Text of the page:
“Hate” is a term used by my opponents, not by me. “Hate speech” is used by the Hasbara folks as an epithet thrown at their perceived enemies. Like “Holocaust Denier,” the users of these terms do not define them, but merely slime those whose voices they want to silence. I’m a “hater” because Mark Potok of the Southern Poverty Law Center says I am. Could Mr. Potok be a child molester because I make the claim?
I try not to play defense. My experience in these matters tells me that once I start down the slippery slope of “denial,” or defending my position, this tactic merely fuels opponents’ appetite for further questions. It answers nothing. The best defense is a good offense.
Even if I were to admit a hatred of an ethnic/religious group, an interesting question arises. Assume this group was Irish Protestants, and I said I hated them. Who would care? But admitting to hating Jews is another story altogether. Perhaps the phrase “To learn who rules over you, simply find out who you are not allowed to criticize” makes sense when used in this context.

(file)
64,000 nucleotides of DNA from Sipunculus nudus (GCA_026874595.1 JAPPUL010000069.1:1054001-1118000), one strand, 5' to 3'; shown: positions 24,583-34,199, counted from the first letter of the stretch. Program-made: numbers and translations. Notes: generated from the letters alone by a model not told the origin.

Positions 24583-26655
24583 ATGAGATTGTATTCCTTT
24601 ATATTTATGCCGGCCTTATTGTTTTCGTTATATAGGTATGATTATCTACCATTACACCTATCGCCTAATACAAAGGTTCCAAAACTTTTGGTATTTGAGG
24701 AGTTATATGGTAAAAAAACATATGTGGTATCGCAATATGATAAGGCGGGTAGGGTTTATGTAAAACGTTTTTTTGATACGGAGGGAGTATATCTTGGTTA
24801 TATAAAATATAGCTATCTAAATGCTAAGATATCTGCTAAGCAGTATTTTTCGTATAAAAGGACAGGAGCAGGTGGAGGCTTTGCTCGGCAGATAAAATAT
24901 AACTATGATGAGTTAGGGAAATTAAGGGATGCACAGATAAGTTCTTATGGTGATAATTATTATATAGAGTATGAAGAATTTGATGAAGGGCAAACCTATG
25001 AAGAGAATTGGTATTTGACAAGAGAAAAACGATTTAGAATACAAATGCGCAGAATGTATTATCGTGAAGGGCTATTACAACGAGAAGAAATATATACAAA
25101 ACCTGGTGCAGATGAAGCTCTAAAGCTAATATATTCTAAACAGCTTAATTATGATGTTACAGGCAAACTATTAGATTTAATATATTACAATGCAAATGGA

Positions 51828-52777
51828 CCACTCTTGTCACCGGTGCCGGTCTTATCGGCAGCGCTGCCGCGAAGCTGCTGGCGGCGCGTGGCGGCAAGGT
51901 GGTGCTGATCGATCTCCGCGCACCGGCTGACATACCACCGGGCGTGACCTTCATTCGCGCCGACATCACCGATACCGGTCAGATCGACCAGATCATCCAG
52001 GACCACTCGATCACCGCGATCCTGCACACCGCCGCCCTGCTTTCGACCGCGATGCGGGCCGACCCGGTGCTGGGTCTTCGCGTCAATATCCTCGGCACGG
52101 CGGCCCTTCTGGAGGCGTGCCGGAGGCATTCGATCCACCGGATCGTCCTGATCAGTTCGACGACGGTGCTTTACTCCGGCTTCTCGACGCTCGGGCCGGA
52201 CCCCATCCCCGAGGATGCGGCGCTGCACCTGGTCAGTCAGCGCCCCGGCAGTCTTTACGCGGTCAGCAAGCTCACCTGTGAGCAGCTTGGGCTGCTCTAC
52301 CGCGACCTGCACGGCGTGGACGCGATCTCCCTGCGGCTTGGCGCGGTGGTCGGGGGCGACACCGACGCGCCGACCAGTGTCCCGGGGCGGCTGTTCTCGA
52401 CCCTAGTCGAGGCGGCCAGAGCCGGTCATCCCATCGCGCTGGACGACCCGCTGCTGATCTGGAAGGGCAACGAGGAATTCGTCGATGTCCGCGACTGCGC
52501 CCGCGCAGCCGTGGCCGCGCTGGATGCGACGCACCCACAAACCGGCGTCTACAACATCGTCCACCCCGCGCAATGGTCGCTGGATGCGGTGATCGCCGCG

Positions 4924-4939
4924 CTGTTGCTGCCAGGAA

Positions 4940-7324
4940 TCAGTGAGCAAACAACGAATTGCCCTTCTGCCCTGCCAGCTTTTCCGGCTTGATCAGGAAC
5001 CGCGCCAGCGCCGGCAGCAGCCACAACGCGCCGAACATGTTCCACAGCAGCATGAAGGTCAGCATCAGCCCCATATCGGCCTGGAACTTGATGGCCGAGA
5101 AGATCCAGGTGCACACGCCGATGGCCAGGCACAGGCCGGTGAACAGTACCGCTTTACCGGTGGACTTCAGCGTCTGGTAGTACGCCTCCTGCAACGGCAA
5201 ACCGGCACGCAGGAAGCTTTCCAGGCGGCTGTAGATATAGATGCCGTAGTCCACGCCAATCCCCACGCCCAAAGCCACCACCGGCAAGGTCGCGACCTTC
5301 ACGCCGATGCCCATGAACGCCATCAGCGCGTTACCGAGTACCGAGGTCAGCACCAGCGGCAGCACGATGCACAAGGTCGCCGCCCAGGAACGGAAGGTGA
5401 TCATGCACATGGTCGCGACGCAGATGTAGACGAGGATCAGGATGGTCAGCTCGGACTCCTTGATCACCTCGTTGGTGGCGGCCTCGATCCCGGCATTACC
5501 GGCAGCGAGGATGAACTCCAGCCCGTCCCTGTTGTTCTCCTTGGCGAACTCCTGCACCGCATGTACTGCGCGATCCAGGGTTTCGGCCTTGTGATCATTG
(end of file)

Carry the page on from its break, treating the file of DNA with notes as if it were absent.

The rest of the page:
And the question becomes rather ludicrous when you consider that I love my sister, her children and grandchildren; ditto for my Virginia cousins, their children and grandchildren. I’m even scheduled to attend a Bat Mitzvah of one of these kids this summer. If you were to tell this group I’m a Jew hater, you would not be believed.
So no, Herskovitz has no beef with ordinary Jews, or he would have to disown his entire family, but haven’t Jewish policy makers, media masters, opinion shapers and bankers used their disproportionate sway over the makeup and direction of this country to harm not just their Muslim enemies, but ordinary Americans?
In putting up the billboard, “AMERICA FIRST / NOT ISRAEL,” Herskovitz merely wants our country to serve its own citizens, and not be distorted, corrupted, discredited and destroyed by a foreign agenda, and I, as an American, can’t help but concur.